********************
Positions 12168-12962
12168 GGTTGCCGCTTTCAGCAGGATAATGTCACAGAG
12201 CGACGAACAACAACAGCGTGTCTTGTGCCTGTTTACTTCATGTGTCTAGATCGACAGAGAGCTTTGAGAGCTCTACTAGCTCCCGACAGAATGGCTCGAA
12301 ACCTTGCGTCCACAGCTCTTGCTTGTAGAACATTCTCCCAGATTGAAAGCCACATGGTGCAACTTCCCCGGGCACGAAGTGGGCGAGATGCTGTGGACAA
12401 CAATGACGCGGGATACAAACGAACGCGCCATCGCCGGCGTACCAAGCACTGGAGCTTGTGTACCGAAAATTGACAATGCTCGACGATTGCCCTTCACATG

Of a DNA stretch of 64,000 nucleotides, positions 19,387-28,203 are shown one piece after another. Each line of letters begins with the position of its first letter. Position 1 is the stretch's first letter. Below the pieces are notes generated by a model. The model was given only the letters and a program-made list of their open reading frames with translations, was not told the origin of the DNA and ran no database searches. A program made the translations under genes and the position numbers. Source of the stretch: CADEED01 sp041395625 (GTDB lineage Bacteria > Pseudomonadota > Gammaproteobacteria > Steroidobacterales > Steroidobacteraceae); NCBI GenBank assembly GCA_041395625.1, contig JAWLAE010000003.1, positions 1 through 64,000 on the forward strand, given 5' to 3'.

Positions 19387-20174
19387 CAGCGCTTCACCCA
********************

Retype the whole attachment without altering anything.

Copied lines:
Positions 12168-12962
12168 GGTTGCCGCTTTCAGCAGGATAATGTCACAGAG
12201 CGACGAACAACAACAGCGTGTCTTGTGCCTGTTTACTTCATGTGTCTAGATCGACAGAGAGCTTTGAGAGCTCTACTAGCTCCCGACAGAATGGCTCGAA
12301 ACCTTGCGTCCACAGCTCTTGCTTGTAGAACATTCTCCCAGATTGAAAGCCACATGGTGCAACTTCCCCGGGCACGAAGTGGGCGAGATGCTGTGGACAA
12401 CAATGACGCGGGATACAAACGAACGCGCCATCGCCGGCGTACCAAGCACTGGAGCTTGTGTACCGAAAATTGACAATGCTCGACGATTGCCCTTCACATG

Of a DNA stretch of 64,000 nucleotides, positions 19,387-28,203 are shown one piece after another. Each line of letters begins with the position of its first letter. Position 1 is the stretch's first letter. Below the pieces are notes generated by a model. The model was given only the letters and a program-made list of their open reading frames with translations, was not told the origin of the DNA and ran no database searches. A program made the translations under genes and the position numbers. Source of the stretch: CADEED01 sp041395625 (GTDB lineage Bacteria > Pseudomonadota > Gammaproteobacteria > Steroidobacterales > Steroidobacteraceae); NCBI GenBank assembly GCA_041395625.1, contig JAWLAE010000003.1, positions 1 through 64,000 on the forward strand, given 5' to 3'.

Positions 19387-20174
19387 CAGCGCTTCACCCA